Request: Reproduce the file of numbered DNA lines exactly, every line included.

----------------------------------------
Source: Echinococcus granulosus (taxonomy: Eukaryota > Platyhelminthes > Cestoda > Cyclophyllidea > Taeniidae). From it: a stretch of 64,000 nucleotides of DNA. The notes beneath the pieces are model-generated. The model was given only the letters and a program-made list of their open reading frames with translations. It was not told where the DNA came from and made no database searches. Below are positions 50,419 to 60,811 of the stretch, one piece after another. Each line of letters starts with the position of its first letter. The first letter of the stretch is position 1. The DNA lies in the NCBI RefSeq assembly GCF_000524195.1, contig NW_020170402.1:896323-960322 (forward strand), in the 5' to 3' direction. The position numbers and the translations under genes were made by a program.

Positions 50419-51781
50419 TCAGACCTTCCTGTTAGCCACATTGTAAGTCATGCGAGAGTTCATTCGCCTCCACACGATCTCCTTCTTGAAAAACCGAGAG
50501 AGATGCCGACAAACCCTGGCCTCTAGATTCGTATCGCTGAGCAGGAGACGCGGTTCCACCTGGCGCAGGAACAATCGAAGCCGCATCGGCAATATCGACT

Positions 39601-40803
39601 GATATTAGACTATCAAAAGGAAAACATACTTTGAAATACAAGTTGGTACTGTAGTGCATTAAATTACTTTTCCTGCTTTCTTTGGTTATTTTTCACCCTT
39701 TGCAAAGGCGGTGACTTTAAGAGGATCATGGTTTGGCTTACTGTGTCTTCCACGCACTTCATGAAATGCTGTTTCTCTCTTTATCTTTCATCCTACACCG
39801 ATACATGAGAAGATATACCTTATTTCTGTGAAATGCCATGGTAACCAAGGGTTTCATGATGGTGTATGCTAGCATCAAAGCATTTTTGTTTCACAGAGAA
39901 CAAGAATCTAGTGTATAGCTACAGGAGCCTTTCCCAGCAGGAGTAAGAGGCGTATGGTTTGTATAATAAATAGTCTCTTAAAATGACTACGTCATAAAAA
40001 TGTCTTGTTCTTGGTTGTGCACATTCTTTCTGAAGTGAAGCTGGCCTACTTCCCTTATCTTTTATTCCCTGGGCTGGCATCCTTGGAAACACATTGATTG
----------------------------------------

Source: Echinococcus granulosus (taxonomy: Eukaryota > Platyhelminthes > Cestoda > Cyclophyllidea > Taeniidae). From it: a stretch of 64,000 nucleotides of DNA. The notes beneath the pieces are model-generated. The model was given only the letters and a program-made list of their open reading frames with translations. It was not told where the DNA came from and made no database searches. Below are positions 50,419 to 60,811 of the stretch, one piece after another. Each line of letters starts with the position of its first letter. The first letter of the stretch is position 1. The DNA lies in the NCBI RefSeq assembly GCF_000524195.1, contig NW_020170402.1:896323-960322 (forward strand), in the 5' to 3' direction. The position numbers and the translations under genes were made by a program.

Positions 50419-51781
50419 TCAGACCTTCCTGTTAGCCACATTGTAAGTCATGCGAGAGTTCATTCGCCTCCACACGATCTCCTTCTTGAAAAACCGAGAG
50501 AGATGCCGACAAACCCTGGCCTCTAGATTCGTATCGCTGAGCAGGAGACGCGGTTCCACCTGGCGCAGGAACAATCGAAGCCGCATCGGCAATATCGACT

Positions 39601-40803
39601 GATATTAGACTATCAAAAGGAAAACATACTTTGAAATACAAGTTGGTACTGTAGTGCATTAAATTACTTTTCCTGCTTTCTTTGGTTATTTTTCACCCTT
39701 TGCAAAGGCGGTGACTTTAAGAGGATCATGGTTTGGCTTACTGTGTCTTCCACGCACTTCATGAAATGCTGTTTCTCTCTTTATCTTTCATCCTACACCG
39801 ATACATGAGAAGATATACCTTATTTCTGTGAAATGCCATGGTAACCAAGGGTTTCATGATGGTGTATGCTAGCATCAAAGCATTTTTGTTTCACAGAGAA
39901 CAAGAATCTAGTGTATAGCTACAGGAGCCTTTCCCAGCAGGAGTAAGAGGCGTATGGTTTGTATAATAAATAGTCTCTTAAAATGACTACGTCATAAAAA
40001 TGTCTTGTTCTTGGTTGTGCACATTCTTTCTGAAGTGAAGCTGGCCTACTTCCCTTATCTTTTATTCCCTGGGCTGGCATCCTTGGAAACACATTGATTG